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According to the deficit principle, a satisfied need is not a motivator of behaviour. The social need will only motivate if it is not present, or in deficit. According to the progression principle, people move step-by-step up Maslow’s hierarchy as they strive to satisfy needs. For example, once the social need is satisfied, the esteem need will be activated. 18. Define contingency thinking and give an example of how it might apply to management. Contingency thinking takes an “if-then” approach to situations. It seeks to modify or adapt management approaches to fit the needs of each situation. An example would be to give more customer contact responsibility to workers who want to satisfy social needs at work, while giving more supervisory responsibilities to those who want to satisfy their esteem or ego needs. 19. Explain why the external environment is so important in the open-systems view of organizations. The external environment is the source of the resources an organization needs to operate. In order to continue to obtain these resources, the organization must be successful in selling its goods and services to customers. If customer feedback is negative, the organization must make adjustments or risk losing the support needed to obtain important resources. 20. Enrique Temoltzin has just been appointed the new manager of your local college bookstore. Enrique would like to make sure the store operates according to Weber’s bureaucracy. Describe the characteristics of bureaucracy and answer this question: is the bureaucracy a good management approach for Enrique to follow? Discuss the possible limitations of bureaucracy and the implications for managing people as key assets of the store. A bureaucracy operates with a strict hierarchy of authority, promotion based on competency and performance, formal rules and procedures, and written documentation. Enrique can do all of these things in his store, since the situation is probably quite stable and most work requirements are routine and predictable. However, bureaucracies are quite rigid and may deny employees the opportunity to make decisions on their own. Enrique must be careful to meet the needs of the workers and not to make the mistake—identified by Argyris—of failing to treat them as mature adults. While remaining well organized, the store manager should still be able to help workers meet higher-order esteem and selffulfillment needs, as well as assume responsibility consistent with McGregor’s Theory Y assumptions.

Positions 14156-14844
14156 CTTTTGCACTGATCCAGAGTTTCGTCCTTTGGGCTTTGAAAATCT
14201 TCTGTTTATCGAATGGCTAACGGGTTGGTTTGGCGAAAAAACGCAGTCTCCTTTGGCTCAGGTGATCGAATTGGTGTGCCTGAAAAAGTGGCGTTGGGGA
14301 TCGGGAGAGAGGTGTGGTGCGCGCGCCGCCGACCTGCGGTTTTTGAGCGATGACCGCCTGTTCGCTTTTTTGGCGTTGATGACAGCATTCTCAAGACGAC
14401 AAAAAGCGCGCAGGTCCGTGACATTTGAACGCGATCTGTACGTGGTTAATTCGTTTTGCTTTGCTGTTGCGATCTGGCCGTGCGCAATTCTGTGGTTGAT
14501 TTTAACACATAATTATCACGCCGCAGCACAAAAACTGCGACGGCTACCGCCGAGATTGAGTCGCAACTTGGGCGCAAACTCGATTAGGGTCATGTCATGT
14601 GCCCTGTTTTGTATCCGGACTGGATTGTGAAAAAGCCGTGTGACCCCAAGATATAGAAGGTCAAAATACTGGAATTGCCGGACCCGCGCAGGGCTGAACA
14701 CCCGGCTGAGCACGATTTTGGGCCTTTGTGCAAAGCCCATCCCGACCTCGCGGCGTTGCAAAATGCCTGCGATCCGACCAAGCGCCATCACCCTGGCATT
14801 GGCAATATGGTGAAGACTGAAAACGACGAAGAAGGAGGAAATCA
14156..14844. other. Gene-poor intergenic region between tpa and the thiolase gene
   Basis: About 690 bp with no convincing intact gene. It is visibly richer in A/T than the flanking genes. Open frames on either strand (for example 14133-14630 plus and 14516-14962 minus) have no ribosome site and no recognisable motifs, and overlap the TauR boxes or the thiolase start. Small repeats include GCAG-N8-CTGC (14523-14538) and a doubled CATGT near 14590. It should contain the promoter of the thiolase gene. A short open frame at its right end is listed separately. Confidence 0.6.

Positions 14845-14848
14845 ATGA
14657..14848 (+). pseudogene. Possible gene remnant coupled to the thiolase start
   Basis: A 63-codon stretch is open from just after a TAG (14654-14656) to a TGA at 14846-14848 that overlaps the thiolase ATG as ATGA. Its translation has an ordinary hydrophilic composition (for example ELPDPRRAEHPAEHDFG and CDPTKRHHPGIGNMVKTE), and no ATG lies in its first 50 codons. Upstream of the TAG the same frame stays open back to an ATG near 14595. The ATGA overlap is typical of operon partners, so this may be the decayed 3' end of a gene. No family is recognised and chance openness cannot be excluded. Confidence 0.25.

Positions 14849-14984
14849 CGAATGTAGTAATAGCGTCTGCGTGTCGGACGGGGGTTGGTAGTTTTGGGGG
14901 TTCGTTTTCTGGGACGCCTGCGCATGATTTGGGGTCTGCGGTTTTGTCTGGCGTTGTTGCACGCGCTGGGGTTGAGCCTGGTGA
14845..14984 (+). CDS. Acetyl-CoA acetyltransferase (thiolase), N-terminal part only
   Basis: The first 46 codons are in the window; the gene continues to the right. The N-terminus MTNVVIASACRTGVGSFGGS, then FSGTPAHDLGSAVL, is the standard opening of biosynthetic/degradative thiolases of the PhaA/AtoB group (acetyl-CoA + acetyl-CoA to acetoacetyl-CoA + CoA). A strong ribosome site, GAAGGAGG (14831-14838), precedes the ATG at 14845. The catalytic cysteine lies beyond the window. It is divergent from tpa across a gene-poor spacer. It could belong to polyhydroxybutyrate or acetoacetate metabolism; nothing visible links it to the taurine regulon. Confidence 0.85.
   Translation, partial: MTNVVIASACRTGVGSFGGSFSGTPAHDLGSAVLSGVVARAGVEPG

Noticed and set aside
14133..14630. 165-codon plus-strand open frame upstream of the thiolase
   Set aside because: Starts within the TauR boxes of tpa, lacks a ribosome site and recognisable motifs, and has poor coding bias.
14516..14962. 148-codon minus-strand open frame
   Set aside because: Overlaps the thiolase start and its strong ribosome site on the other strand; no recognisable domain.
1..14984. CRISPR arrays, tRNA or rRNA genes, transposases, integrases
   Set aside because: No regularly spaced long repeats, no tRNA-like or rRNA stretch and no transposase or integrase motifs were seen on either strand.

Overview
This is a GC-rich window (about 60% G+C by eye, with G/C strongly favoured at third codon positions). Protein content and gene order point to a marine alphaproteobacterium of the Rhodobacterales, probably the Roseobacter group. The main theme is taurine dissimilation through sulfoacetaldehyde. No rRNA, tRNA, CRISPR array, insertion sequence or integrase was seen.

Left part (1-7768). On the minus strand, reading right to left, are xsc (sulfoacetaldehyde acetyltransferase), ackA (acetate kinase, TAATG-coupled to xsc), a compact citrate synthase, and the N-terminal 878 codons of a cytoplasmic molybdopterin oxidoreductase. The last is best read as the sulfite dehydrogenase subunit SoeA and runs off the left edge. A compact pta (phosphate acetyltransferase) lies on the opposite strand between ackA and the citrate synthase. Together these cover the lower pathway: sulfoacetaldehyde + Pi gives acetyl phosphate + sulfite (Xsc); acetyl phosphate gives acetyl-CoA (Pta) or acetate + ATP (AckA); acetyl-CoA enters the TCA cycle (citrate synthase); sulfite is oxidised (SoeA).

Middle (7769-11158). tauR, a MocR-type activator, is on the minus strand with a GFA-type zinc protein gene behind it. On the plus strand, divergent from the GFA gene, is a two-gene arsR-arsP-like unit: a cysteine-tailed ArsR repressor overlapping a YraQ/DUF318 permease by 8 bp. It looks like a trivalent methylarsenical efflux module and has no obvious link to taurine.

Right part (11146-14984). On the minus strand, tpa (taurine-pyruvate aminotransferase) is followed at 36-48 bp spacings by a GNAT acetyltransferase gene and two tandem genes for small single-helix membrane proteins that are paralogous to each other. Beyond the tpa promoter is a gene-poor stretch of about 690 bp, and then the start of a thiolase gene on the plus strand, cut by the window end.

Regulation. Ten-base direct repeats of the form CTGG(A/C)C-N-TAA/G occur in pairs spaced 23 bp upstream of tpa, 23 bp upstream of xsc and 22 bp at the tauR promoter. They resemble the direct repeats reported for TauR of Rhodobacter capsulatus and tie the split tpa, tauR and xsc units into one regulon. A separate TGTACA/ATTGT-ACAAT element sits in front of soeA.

DISCUSSION QUESTIONS FOR CHAPTER 2 CASE STUDY: ZARA INTERNATIONAL: FASHION AT THE SPEED OF LIGHT 1. In what ways are the elements of the classical management approaches evident at Zara International?